Well, I have some bad news for you. I buy and sell a lot of cues and I think the Blue Book is more frequently listing values above current prices than below them. The fact is, $1200 cash can buy you a ton of cue in the secondhand market. A lot of people have an inflated idea of the value of their cue.
Did you think your Samsara would go up in value once it left the shop? Maybe it will in 20 years, but for now unless your cue is very special, unique, collectible, or very expensive to duplicate, I doubt it. If you have a relatively common Samsara six pointer - realistically you are looking at selling it for $700 - $1000 depending on condition.
That's not to say that Samsara's are not great and desireable cues. They are. However, you must realize that great cues depreciate less than not-so-great cues. So, while your may lose 30% of it's original cost, there are others that are losing 60%.
12-26-2003, 12:53 AM
It's an early really nice samsara and I think I should be able to get $2,000 and I really need the money.
12-26-2003, 02:10 AM
For starters, one minor, maybe even major problem is that you are using a book that is five years old. I would try to get ahold of the 2003 edition or wait a few months for the 2004 edition. Any kind of pricing guide eventually becomes outdated.
As for Blue Book ruining the buying and selling of used and collector cues, I disagree. This book is a very helpful tool from the identification of certain cues to giving a "general" idea of any cue under current market conditions.
In some respects, this is just like the stock market. It is also very comparable to other collectible hobbies such as sports cards. To give an example, it would be like a Balabushka cue and a Mickey Mantle rookie card. Both are rare, sought after, and very desirable. They will hold there value and most likely increase. The opposite would be a common $300.00 Viking cue and a Roger Clemens common card. Neither is likely to gain in value. They actually will be more likely to decrease slightly in value.
On another note, an item is only worth as much as somebody is willing to pay for it. E-bay would be a good route to try, since you will have a specific demographic of people looking for certain items.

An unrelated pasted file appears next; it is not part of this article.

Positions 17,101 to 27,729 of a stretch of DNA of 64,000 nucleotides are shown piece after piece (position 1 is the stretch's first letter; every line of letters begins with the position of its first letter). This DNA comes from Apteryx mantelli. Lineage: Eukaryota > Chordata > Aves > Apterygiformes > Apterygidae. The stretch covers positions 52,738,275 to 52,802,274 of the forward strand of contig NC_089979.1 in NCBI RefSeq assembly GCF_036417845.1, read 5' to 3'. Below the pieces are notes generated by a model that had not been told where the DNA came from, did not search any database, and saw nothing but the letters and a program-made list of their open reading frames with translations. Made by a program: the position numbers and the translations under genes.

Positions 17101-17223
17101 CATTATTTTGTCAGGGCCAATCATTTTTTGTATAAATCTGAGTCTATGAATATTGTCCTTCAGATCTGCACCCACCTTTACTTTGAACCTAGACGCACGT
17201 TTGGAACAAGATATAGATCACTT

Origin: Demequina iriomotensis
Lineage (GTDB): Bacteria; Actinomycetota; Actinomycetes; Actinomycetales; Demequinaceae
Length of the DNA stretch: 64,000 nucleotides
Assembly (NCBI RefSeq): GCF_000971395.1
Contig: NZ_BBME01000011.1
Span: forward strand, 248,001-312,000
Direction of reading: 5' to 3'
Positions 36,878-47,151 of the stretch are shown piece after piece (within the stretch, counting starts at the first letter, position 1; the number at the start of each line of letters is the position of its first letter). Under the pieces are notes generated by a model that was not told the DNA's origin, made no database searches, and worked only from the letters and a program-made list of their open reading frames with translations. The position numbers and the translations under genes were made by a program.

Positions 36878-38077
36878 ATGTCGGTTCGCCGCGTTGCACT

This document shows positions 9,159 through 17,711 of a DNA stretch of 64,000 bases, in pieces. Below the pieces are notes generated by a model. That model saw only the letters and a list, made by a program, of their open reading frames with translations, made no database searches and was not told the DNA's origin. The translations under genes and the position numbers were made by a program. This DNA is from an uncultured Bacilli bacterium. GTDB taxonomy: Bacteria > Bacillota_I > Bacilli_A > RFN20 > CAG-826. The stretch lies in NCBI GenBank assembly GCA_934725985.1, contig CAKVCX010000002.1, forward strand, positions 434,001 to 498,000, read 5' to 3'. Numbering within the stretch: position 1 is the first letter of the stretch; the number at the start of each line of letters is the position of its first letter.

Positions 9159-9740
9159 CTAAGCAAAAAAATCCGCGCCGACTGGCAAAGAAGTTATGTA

If you have a picture of this cue, post it. I will be more than happy to see what my 2003 edition says in relation to your cue.
12-29-2003, 09:50 PM
<blockquote><font class="small">Quote Alex_Delodge:</font><hr> It's an early really nice samsara and I think I should be able to get $2,000 and I really need the money. <hr /></blockquote>
Nothing personal here, but the only way that Samsara is worth $2K is if you paid roughly $3K for it. Samsara's are a great custom cue (based out of the same state as me), but because they make so many, and so many of the same model, they don't have good resale value.
You can try to put it up on ebay or some other site with a reserve of $2k, but like I said, I don't think it would hit that reserve if you paid anything close to that price for it...
12-30-2003, 08:03 AM
<blockquote><font class="small">Quote Dakota Cues:</font><hr> Nothing personal here, but the only way that Samsara is worth $2K is if you paid roughly $3K for it. Samsara's are a great custom cue (based out of the same state as me), but because they make so many, and so many of the same model, they don't have good resale value<hr /></blockquote>They make so many of the same model? Of a $3K cue? Could you expound on this?
Out of the same state as you? North Dakota? Could you expound on this too?
12-30-2003, 10:51 AM
"I will be more than happy to see what my 2003 edition says in relation to your cue".
You have a 2003 edition of the Blue Book of Pool cues?
"This book is a very helpful tool from the identification of certain cues to giving a "general" idea of any cue under current market conditions."
I don't think anyone has studied current market conditions, the prices are just made up by the cuemakers themselves.
01-02-2004, 04:40 PM
<blockquote><font class="small">Quote Fred Agnir:</font><hr>Out of the same state as you? North Dakota? Could you expound on this too?
Fred <hr /></blockquote>
601 First St NE. · Rugby, ND 58368 · Tel (701)-776-7240 · Fax (701)-776-7242
01-02-2004, 06:13 PM
<blockquote><font class="small">Quote ted harris:</font><hr> <blockquote><font class="small">Quote Fred Agnir:</font><hr>Out of the same state as you? North Dakota? Could you expound on this too?
Fred <hr /></blockquote>
601 First St NE. · Rugby, ND 58368 · Tel (701)-776-7240 · Fax (701)-776-7242 <hr /></blockquote> When'd they move? When did they start making "several of the $3K models"?